CONNICK v. THOMPSON

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Case Basics
Docket No. 
09-571
Petitioner 
Harry F. Connick, District Attorney, et al.
Respondent 
John Thompson
Decided By 
Advocates
(for the petitioners)
(for the respondent)
Term:
Facts of the Case 

John Thompson sued the Orleans Parish District Attorney's Office, the District Attorney, Harry Connick, in his official and individual capacities, and several assistant district attorneys in their official capacities under 42 U.S.C § 1983 in a Louisiana federal district court. Mr. Thompson served fourteen years on death row for a crime he did not commit because prosecutors failed to turn over blood work in a related case. The jury awarded Mr. Thompson $14 million against Mr. Connick in his official capacity. On appeal, an en banc U.S. Court of Appeals for the Fifth Circuit rendered a tie vote and; thus by rule, affirmed the district court.

Question 

Can a prosecutor's office be held liable for the illegal conduct of one of its prosecutors, on the theory that the office failed to adequately train its employees, when there has been only one violation resulting from that deficient training?

Conclusion 
Decision: 5 votes for Connick, 4 vote(s) against
Legal provision: Section 1983

No. A divided Supreme Court held that a prosecutor's office could not be held liable for the illegal conduct of one of its prosecutors when there has been only one violation resulting from that deficient training. Justice Clarence Thomas wrote the majority opinion for the court. In a dissent read from the bench, Justice Ruth Bader Ginsburg, joined by Justices Stephen Breyer, Sonia Sotomayor and Elena Kagan, argued that the "what happened here, the Court's opinion obscures, was no momentary oversight, no single incident of a lone officer's misconduct." Instead, Ginsburg contended, evidence "established persistent, deliberately indifferent conduct for which the District Attorney's Office bears responsibility under §1983."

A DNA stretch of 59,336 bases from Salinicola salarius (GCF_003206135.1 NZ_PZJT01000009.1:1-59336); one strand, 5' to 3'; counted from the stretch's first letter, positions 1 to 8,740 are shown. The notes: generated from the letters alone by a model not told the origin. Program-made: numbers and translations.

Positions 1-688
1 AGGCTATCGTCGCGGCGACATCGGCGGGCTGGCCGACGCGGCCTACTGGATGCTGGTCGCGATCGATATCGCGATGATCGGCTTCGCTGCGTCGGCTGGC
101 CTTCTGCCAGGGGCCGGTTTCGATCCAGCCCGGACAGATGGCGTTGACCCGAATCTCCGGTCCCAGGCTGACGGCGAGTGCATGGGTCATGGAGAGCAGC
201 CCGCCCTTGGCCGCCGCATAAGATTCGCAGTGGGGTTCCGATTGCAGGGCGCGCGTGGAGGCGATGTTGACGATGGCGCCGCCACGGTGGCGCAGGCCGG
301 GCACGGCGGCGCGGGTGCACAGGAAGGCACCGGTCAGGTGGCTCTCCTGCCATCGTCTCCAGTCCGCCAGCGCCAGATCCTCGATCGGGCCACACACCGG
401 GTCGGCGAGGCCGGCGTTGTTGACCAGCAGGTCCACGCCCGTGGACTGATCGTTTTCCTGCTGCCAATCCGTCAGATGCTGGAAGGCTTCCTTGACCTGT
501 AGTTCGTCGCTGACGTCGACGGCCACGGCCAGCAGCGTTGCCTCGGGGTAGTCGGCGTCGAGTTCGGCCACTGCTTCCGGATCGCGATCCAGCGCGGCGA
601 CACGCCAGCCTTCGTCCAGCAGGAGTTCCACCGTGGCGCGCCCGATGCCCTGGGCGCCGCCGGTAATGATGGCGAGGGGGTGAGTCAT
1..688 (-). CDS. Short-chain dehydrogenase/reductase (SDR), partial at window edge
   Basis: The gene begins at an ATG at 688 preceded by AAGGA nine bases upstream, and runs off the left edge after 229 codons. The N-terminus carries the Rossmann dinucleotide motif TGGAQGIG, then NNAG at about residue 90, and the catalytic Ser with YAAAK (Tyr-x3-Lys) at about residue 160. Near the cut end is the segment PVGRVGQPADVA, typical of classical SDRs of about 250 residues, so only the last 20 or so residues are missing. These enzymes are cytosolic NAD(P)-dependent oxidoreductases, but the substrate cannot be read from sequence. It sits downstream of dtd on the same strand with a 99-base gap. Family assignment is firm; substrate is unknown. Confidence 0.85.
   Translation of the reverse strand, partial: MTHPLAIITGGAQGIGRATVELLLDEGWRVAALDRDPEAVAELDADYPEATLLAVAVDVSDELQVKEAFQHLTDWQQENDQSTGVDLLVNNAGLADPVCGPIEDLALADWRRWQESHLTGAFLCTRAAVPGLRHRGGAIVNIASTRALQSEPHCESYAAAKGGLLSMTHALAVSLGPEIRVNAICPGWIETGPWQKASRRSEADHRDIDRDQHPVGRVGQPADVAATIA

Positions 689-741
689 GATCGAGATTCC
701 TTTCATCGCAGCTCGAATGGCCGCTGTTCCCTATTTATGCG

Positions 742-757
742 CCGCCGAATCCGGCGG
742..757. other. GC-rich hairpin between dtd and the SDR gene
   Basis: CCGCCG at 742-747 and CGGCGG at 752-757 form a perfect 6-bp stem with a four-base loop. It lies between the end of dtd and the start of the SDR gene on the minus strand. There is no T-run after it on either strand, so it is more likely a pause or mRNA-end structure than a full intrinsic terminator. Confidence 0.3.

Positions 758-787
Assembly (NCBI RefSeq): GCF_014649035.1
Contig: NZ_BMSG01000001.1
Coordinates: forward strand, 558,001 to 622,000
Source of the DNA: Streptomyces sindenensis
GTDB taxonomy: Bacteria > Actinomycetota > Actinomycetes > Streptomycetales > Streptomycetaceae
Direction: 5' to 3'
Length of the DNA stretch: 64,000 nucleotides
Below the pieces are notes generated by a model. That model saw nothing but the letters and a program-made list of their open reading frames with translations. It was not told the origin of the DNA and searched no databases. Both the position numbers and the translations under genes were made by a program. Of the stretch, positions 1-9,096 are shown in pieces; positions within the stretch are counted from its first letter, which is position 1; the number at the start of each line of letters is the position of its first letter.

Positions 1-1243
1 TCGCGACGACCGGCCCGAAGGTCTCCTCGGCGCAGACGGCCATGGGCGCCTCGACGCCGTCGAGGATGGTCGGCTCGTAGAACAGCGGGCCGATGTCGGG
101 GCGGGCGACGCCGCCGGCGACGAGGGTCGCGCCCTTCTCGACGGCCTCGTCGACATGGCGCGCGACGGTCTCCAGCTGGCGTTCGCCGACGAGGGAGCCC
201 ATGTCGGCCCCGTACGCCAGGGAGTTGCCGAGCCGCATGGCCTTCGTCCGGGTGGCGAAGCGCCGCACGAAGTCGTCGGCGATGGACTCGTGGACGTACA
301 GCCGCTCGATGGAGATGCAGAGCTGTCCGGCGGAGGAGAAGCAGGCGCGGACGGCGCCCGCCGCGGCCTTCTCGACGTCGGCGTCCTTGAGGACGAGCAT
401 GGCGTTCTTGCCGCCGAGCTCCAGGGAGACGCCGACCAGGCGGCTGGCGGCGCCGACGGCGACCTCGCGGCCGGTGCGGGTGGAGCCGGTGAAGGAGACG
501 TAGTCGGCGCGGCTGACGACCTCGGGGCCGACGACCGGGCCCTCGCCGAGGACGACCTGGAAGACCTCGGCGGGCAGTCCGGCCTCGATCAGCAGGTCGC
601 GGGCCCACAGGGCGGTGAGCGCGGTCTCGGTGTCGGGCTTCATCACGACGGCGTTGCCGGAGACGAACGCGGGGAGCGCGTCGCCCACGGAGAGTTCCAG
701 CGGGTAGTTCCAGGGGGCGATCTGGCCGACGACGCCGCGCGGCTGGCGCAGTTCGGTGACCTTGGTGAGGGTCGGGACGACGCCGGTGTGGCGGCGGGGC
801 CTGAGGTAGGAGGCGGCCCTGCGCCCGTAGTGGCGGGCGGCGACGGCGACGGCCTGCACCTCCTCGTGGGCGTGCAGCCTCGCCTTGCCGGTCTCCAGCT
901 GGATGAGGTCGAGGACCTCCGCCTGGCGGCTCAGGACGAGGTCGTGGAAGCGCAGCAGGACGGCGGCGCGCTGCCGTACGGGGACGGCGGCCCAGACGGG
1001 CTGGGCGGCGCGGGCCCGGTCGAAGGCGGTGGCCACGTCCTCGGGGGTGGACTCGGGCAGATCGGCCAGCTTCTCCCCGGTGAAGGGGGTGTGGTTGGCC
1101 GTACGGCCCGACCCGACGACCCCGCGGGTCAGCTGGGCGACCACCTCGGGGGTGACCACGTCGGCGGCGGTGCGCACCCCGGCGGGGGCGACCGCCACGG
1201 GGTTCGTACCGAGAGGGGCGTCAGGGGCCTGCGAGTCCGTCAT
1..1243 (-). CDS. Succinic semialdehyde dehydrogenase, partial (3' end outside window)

Justice Antonin Scalia joined the majority opinion but filed a separate concurrence, joined by Justice Samuel Alito, which responded to the dissent.

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CONNICK v. THOMPSON. The Oyez Project at IIT Chicago-Kent College of Law. 01 September 2014. <http://www.oyez.org/cases/2010-2019/2010/2010_09_571>.
CONNICK v. THOMPSON, The Oyez Project at IIT Chicago-Kent College of Law, http://www.oyez.org/cases/2010-2019/2010/2010_09_571 (last visited September 1, 2014).
"CONNICK v. THOMPSON," The Oyez Project at IIT Chicago-Kent College of Law, accessed September 1, 2014, http://www.oyez.org/cases/2010-2019/2010/2010_09_571.